5. mammamaia
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    mammamaia nit-picker-in-chief Contributor

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    whichever you use, be consistent and consider your target market...

    if i'm writing for american readers/publishers, i use american spelling/idioms

    when writing for uk/commonwealth readers, i use british
     
  6. Darkkin
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    Darkkin Reflection of a nobody Contributor

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    Born American, but I use the British spellings, mainly because my stories are located in Britain and Scotland. Regionally and historically, it is accurate. The conversation with my prof over the issue was interesting to say the least. I was informed that I was too much of a geek for my own good, but I got my way. The British spellings stayed.

    Stay true to the regions and the historical time frame. It lends a lot to a story, a special hint of something, many often overlook. Just my thoughts.

    - Darkkin
     
  7. digitig
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    digitig Contributing Member Contributor

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    It doesn't work like that. A UK publisher is likely to want British spellings for a Western, a US publisher is likely to want US spellings in a period drama set in Britain. It's the market, not the genre, that decides it.
     
  8. peachalulu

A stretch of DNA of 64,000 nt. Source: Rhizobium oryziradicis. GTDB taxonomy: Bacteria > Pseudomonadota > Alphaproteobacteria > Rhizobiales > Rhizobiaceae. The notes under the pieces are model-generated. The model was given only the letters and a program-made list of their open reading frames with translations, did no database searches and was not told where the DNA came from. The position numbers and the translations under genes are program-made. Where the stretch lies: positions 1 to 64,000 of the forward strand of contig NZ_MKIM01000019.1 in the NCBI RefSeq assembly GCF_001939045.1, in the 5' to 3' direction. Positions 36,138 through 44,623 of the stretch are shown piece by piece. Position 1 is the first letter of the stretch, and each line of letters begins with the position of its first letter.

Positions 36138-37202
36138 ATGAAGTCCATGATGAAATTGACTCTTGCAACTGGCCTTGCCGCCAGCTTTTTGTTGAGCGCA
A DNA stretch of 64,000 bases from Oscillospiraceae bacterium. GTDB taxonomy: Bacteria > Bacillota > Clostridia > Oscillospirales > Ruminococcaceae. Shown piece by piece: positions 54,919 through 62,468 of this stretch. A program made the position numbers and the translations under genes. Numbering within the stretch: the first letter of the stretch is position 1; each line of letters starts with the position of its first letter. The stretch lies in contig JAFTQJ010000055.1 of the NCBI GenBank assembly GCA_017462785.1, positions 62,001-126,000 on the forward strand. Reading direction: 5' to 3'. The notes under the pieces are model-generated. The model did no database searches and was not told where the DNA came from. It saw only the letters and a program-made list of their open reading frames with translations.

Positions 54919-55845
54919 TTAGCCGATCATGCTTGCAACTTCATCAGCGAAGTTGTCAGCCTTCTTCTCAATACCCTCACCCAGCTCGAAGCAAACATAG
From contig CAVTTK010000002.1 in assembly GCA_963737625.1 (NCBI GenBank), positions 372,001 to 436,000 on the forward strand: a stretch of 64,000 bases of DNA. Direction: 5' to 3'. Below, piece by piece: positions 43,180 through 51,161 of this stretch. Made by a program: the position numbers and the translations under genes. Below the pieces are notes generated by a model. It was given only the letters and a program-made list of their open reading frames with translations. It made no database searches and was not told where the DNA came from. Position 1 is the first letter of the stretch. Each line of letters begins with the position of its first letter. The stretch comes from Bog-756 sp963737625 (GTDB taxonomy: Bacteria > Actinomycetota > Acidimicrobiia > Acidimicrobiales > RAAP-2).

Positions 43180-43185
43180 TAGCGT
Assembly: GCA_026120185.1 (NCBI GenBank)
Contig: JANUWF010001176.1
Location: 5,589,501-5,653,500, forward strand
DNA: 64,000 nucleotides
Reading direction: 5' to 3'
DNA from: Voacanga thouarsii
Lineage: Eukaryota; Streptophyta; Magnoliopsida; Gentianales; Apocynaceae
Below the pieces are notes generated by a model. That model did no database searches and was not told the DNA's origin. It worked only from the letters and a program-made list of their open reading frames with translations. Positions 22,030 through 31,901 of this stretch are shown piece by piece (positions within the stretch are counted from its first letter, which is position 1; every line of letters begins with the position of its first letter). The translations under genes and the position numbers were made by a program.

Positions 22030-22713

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    peachalulu Contributing Member Reviewer Contributor

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    Sticking to the region where you're going to publish is a good idea. It also helps to let people know where you come from too.
    I know of this self published author , whose also from Canada ( like me ) who gets some backlash over spelling 'mistakes' from American readers.
     
  9. Complex
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    Complex Senior Member

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    If you are naming a specific encyclopedia or encyclopaedia, then use that one to refer to it by name as it is technically a typo in most MLA guidelines. Encyclopædia Britannica, not Encyclopedia Britannica. Applies as well to Iranica. The reason? It is the identifying and specific name and it is thus the preferred name. Also this comes up with corporation names like the HongKong Banks. Even though it would be a typo for HongKong' it is proper because it is the name of the company.

    With that out of the way, other spellings can be regionally set or fixed if need be through a filter in later editing if desired. Most publishers should recognize the legitimate different spellings and not be troubled by them; if they want that addressed then it can be addressed then. If you are so inclined, note it for them in advance so they are aware that you are aware of it and will act in accordance to a partial house style or preference.